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Urea and Urea Additives as Fertilizer Sources for Corn Production in Minnesota

Start Date: 2016
Principal Investigator: Fabian Fernandez
Organization: University of Minnesota, Department of Soil, Water, and Climate
Status: Ongoing

Background Info

Urea is increasingly an important nitrogen (N) source in Minnesota. Approximately 43% of our farmers use urea as their major N source. In the southwestern, south-central and west-central areas approximately 45% of the N is applied in the fall, 50% is applied in the spring, and 5% is applied at side dress. While most of those that use urea as the major N source apply it in the spring, approximately 4% do the major application with urea in the fall and there are others that apply some of their N as urea in the fall as this application is part of the listed Best Management Practices. However, in recent years, due in part to wet spring conditions, fall urea applications have resulted in yield reduction. We will evaluate fall and spring applications of urea to determine their feasibility and calculate the economic optimum N rate for fall and spring applications when corn follows corn and corn follows soybean. Further, we will investigate the role of placement (band vs. broadcast and incorporated) and of a nitrification inhibitor to improve management of this important source. A robust 15 site-years database will be generated to provide guidelines on urea management in Minnesota.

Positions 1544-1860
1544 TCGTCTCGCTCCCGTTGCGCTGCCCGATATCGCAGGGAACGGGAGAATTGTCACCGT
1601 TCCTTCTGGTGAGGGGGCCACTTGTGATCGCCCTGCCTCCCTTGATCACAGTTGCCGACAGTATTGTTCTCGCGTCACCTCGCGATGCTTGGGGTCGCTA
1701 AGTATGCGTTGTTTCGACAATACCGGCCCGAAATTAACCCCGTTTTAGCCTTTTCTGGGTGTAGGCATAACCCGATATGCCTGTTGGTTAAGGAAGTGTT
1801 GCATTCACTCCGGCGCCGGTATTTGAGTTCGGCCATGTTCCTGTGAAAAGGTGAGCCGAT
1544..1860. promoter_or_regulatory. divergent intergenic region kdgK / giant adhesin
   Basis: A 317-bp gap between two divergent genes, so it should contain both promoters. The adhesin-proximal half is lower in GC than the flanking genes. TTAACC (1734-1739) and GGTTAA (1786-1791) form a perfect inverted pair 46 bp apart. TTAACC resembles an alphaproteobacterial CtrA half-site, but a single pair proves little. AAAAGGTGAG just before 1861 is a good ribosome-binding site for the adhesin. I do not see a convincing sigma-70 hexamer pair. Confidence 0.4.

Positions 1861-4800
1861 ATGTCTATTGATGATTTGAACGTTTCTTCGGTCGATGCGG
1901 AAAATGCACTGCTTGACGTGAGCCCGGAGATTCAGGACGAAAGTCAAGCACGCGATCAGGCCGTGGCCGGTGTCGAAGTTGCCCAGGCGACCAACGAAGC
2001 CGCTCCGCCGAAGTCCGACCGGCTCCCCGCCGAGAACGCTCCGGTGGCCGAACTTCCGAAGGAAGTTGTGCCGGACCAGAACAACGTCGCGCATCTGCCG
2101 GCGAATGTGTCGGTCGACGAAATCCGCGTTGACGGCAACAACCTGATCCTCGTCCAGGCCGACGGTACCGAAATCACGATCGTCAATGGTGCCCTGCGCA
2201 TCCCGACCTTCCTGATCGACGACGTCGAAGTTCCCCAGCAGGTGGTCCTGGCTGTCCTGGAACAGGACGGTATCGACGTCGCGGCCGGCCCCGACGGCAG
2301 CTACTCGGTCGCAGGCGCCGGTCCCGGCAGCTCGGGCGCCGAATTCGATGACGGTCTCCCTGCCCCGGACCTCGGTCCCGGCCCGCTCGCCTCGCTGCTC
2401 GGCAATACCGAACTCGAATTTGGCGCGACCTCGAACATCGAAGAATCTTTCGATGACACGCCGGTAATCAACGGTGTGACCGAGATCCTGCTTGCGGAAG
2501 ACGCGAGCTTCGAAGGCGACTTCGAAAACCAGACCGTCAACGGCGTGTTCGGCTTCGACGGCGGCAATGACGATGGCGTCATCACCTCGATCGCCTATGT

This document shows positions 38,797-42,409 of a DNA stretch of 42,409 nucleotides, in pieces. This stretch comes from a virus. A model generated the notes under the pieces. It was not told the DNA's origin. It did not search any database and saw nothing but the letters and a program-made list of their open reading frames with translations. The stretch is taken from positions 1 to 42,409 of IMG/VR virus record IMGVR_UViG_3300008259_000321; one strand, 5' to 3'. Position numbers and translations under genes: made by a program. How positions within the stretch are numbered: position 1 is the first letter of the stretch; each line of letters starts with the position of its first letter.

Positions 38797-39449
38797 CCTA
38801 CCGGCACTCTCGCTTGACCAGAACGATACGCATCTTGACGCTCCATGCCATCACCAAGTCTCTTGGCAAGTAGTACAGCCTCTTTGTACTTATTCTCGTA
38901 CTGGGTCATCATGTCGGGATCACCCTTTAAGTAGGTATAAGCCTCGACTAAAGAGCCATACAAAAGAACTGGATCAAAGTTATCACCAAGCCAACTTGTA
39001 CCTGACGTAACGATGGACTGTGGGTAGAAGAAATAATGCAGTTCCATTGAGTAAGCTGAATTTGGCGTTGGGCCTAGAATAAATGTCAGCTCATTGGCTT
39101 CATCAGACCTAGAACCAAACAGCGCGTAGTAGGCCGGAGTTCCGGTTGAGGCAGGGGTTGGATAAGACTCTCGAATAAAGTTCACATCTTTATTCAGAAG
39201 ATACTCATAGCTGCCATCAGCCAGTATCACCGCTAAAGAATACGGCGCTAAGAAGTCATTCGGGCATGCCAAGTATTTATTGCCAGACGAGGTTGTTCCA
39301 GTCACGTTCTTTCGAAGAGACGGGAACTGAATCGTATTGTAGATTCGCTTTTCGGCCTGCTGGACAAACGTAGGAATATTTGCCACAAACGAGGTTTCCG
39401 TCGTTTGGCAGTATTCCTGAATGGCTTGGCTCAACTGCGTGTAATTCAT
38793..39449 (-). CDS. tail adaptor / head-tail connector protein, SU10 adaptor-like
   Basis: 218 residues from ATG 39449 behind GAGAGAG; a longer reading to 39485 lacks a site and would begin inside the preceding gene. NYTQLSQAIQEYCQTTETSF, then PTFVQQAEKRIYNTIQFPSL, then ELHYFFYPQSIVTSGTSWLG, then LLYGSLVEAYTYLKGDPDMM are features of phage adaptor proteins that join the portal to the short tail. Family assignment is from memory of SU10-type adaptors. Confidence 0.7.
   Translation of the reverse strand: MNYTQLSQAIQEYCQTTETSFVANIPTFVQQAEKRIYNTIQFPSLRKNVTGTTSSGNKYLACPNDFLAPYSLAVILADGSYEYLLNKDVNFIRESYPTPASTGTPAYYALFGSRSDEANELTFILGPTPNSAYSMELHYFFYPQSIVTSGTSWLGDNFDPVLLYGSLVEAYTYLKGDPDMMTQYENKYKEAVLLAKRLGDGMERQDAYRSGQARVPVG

Objectives

Generate the needed data to calculate the economic optimum N rate for fall and spring applications of urea for corn following corn (CC) and for corn following soybean (CSb)

Investigate the role of placement (band vs. broadcast and incorporated) and of a nitrification inhibitor (Instinct II) to improve management of this important N source

Determine the usefulness of in-season N soil testing and canopy sensing as management tool

Key Findings

N-NH4+ was low regardless of N rate indicating that N transform rapidly to N-NO3-. Early in the growing season (V4 development stage) N-No3– increased with N rate. At post-harvest, however, there was very little residual N regardless of N rate. The N sources and placement treatments show small and inconsistent differences at the V4 development stage.

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